The Central Intelligence Agency finally admitted publicly on November 13 the existence of two classified memos from the White House that authorized “aggressive” interrogation of detainees in secret prisons and the use of a “strict” detention regimen. But the agency then insisted that the content of the memos continues to be so sensitive that they cannot be redacted and released to the public.
After all that has happened—five years after detainees “disappeared” into the prison at Guantanamo Bay, five years after the interrogation “excesses” at the secret CIA prisons, three years after the abuses at Abu Ghraib, and more than one year after publication of the 22 “torture memos” from the Pentagon, Justice, National Security Council, and the White House—little on this topic of torture and interrogation techniques has not been touched on or hinted at. However, the memos might point to “who knew what and when” about torture in the CIA secret prisons. For instance, the real role of Vice President Cheney, known to have often visited CIA headquarters, remains shadowy.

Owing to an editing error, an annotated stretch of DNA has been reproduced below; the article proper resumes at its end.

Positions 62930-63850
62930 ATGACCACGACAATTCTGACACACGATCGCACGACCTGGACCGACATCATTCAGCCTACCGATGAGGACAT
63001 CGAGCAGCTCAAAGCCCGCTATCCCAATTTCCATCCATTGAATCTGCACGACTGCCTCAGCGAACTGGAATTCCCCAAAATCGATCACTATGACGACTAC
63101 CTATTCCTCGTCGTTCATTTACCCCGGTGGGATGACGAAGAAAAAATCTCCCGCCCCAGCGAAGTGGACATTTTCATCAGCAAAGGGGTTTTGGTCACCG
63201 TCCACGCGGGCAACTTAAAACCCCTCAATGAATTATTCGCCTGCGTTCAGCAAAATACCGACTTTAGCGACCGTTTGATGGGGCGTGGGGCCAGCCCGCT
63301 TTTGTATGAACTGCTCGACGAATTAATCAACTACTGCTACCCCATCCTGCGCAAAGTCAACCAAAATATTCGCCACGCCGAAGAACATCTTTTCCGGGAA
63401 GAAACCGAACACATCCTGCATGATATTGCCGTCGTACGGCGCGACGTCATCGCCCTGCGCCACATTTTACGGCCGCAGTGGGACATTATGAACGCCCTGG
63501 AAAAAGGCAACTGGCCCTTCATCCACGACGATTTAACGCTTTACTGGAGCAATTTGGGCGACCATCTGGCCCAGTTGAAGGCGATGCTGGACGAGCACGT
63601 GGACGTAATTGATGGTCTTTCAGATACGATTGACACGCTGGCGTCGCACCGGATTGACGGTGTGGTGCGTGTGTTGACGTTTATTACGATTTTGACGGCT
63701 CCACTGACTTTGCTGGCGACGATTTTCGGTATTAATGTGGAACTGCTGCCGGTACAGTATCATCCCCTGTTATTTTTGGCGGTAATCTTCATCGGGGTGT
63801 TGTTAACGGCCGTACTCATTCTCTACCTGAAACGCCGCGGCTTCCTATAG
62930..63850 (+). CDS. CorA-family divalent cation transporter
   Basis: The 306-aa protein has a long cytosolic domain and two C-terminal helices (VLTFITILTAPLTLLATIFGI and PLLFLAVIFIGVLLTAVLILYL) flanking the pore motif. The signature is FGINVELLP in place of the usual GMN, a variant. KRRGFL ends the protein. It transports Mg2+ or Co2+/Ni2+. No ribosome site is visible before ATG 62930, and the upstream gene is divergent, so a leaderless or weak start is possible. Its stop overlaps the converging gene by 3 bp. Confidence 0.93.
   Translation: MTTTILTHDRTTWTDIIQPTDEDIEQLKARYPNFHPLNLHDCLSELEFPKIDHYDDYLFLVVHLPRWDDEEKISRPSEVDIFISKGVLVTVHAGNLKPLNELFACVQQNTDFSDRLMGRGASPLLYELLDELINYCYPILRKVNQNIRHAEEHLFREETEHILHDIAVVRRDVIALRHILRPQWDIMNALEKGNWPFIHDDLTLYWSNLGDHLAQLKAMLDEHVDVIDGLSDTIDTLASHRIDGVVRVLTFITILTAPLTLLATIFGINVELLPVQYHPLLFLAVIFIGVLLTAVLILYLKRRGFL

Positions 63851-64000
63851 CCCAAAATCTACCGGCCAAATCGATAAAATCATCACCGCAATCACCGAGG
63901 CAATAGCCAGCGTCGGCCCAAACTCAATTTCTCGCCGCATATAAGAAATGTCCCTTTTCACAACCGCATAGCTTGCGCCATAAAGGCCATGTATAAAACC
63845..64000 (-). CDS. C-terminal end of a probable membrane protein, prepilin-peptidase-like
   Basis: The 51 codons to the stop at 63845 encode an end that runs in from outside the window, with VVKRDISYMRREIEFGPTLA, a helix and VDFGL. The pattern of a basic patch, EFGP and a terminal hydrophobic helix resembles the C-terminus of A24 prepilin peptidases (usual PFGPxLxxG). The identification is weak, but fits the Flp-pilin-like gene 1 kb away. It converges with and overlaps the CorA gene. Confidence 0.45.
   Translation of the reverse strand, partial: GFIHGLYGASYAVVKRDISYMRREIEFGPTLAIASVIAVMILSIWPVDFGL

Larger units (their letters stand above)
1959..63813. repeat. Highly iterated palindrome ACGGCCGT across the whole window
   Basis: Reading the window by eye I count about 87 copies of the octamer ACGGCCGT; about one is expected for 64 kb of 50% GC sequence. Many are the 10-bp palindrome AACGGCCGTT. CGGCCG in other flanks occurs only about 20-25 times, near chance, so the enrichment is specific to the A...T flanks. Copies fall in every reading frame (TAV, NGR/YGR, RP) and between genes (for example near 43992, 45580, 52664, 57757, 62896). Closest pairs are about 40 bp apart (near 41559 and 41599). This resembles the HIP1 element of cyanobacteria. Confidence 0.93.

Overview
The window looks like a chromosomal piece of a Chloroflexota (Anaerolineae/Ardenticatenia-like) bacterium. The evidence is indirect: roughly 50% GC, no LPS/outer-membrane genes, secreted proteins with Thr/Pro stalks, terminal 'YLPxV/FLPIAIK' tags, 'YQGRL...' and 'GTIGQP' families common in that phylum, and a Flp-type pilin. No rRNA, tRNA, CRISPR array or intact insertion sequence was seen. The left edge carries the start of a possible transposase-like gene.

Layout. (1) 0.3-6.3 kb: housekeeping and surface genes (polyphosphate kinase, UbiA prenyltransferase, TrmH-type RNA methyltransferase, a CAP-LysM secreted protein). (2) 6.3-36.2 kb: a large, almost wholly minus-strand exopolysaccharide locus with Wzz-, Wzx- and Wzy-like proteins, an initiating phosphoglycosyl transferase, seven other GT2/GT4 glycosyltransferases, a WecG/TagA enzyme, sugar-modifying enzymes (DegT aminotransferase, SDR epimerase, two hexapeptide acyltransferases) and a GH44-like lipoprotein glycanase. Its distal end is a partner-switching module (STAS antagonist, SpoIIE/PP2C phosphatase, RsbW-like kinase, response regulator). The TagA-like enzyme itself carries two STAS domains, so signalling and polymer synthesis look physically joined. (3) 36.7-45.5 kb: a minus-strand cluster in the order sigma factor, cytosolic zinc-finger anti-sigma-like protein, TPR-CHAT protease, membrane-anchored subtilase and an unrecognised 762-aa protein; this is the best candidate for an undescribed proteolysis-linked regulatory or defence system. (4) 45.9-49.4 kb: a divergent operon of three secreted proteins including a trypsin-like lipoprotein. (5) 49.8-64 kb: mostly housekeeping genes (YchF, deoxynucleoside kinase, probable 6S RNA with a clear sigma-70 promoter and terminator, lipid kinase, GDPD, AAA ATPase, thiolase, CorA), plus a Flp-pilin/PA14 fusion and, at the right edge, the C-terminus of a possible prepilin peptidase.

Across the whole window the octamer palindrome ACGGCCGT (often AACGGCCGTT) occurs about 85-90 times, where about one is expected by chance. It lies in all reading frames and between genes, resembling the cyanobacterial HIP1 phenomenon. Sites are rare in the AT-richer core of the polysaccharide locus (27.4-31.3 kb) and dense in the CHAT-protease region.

Cheney has been caricatured as the Bush administration’s “invisible man” for his insistence on keeping the workings of government under wraps and his penchant to be at “undisclosed locations.” And last week, he gave stand-up comedians new grist when it was revealed that he said not a word during the post-election meeting between Bush and the new congressional leadership.